Panico noted that Xenon Corporation is seeing growth in the printed electronics market, with more than 50 installations worldwide at printed electronics sites, many at various stages of moving towards production. She added that Xenon expects 50 additional installations in 2013, and so far, the company is on track.
“We are very optimistic about printed electronics and plan to continue investing heavily in our engineering programs to support this exciting market,” Panico concluded.
Coatema Wins JEC Composites Innovation Award
22nd of November 2010
Coatema Coating Machinery GmbH was awarded the JEC Composites Innovation Award for 2010 for Impregnating, Laminating and Calendering with maximum flexibility and process versatility in the patented Coatema Click&Coat machinery concept.
The prestigious prize was presented by Prof. Klaus Drechsler, of the University of Stuttgart, to Andrea Glawe, Deputy Sales Director of Coatema, during the annual JEC Composites 2010 event in Singapore.
When asked about the differences between the Click&Coat concept and conventional technologies Frau Glawe said, "The innovation in this concept is our modular approach designed for flexibility and future expansion."
Glawe explained that this not only includes quick change coating heads but also many critical process components which can be moved into position by a simple "click" and connected to a recently developed master control system.
Combinations of 40 different modules for various processes are possible without expensive and time consuming mechanical and electronic alternations.
Adjustable floor rollers on each module, the unique Click&Coat connector system and minimum cabling requirements make changes and expansions very user friendly.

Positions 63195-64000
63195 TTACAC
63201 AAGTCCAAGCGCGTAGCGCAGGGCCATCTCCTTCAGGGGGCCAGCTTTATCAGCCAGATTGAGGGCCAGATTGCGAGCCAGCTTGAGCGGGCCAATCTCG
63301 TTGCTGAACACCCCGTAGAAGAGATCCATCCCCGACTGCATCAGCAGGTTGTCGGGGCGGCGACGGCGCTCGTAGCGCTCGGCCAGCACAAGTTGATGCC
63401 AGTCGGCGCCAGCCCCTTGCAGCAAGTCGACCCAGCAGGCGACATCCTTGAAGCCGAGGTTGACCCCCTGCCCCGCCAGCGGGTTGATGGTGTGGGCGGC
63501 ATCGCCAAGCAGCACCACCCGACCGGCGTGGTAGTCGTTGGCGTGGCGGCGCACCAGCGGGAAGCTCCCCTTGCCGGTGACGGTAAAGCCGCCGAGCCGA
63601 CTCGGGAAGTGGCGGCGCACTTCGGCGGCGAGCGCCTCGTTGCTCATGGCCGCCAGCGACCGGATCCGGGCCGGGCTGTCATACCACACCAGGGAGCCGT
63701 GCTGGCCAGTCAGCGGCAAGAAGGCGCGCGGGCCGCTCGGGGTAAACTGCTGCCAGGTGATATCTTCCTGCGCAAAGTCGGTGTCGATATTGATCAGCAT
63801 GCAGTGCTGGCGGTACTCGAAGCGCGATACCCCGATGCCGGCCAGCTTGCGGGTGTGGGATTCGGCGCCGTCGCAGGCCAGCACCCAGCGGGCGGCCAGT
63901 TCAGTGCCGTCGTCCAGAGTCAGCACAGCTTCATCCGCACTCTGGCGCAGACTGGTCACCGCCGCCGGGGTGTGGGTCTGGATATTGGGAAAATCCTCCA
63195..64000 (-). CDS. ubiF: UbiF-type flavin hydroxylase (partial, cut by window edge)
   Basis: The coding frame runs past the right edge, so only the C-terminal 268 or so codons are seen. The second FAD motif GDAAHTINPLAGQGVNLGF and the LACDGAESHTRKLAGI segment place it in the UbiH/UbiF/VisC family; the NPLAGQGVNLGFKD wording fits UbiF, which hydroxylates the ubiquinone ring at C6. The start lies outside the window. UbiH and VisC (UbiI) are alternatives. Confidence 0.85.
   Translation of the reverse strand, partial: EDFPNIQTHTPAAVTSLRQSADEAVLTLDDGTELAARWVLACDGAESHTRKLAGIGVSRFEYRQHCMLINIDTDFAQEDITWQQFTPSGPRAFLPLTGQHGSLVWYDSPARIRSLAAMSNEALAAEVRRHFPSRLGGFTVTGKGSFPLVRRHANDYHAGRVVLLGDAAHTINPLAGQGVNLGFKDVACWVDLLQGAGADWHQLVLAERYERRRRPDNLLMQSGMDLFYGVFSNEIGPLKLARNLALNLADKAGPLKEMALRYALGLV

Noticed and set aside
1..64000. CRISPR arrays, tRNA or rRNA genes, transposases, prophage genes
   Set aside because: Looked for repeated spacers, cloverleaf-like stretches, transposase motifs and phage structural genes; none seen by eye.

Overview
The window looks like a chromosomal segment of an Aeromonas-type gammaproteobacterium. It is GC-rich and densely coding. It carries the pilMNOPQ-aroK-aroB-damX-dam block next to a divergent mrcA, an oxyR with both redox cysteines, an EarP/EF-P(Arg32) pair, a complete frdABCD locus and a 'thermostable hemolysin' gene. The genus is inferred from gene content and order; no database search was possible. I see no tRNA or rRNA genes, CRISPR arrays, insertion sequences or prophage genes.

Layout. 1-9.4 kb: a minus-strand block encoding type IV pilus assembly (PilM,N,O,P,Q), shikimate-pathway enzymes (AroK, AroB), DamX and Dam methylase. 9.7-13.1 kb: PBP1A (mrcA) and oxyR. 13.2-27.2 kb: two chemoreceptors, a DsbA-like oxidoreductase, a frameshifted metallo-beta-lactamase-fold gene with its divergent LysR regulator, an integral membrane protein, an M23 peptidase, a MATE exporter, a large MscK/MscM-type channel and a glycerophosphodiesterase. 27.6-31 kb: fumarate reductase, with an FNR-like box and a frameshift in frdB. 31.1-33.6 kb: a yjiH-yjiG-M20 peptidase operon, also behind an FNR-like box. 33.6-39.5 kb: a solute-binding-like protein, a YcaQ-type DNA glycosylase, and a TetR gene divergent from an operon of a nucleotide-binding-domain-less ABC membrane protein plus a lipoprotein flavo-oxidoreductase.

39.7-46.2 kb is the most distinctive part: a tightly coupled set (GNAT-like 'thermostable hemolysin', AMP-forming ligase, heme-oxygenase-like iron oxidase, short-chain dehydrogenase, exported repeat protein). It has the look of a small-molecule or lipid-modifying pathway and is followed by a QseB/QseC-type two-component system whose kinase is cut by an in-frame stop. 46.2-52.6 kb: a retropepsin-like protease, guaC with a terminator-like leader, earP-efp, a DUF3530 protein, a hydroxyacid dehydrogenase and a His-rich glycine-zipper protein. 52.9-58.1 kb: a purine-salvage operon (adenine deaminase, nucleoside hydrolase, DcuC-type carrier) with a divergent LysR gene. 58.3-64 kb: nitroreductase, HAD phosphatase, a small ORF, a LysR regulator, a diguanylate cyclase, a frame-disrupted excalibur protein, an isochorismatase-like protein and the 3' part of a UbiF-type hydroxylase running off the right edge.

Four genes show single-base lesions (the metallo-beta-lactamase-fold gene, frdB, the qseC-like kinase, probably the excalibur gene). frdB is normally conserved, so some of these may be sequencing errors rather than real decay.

This versatility provides for a maximum of process variants for coating, drying, curing, cleaning, calendaring and other critical process technologies.
Combined with Coatema´s well-known changeable modular coating and printing systems the Click&Coat technology cannot be matched for flexibility and as such is well-deserved of the JEC Innovation Award 2010 in the “Process” category.
"It makes it possible to react to technology change requirement in a time, cost and space saving way," concluded Glawe.
Coatema reports that the first Click&Coat prepreg line, with a working width of 800 mm, is currently being installed. It will be capable of implementing 5 different coating methods for direct or indirect coating on paper, rovings and other typical composite substrates.
The JEC Composites Show 2011 will take place in Paris from the 29th to the 31st of March 2011. The prepreg specialists at Coatema are looking forward to meeting you at the exhibition on booth V71.
China uses Aixtron to move into GaN power electronics
Dec 06, 2012
Dynax Semiconductor is to receive its first Aixtron production system to manufacture gallium nitride on silicon carbide (SiC) and silicon substrates
Chinese firm, Dynax Semiconductor Inc. has placed its first purchase order for an Aixtron Close Coupled Showerhead (CCS) CRIUS MOCVD system.
Aixtron CCS system
The reactor will be used to produce GaN and related nitride semiconductor epitaxial layers on SiC and silicon substrates for microwave and power devices.
Aixtron says it will be the first system in China dedicated to GaN electronics.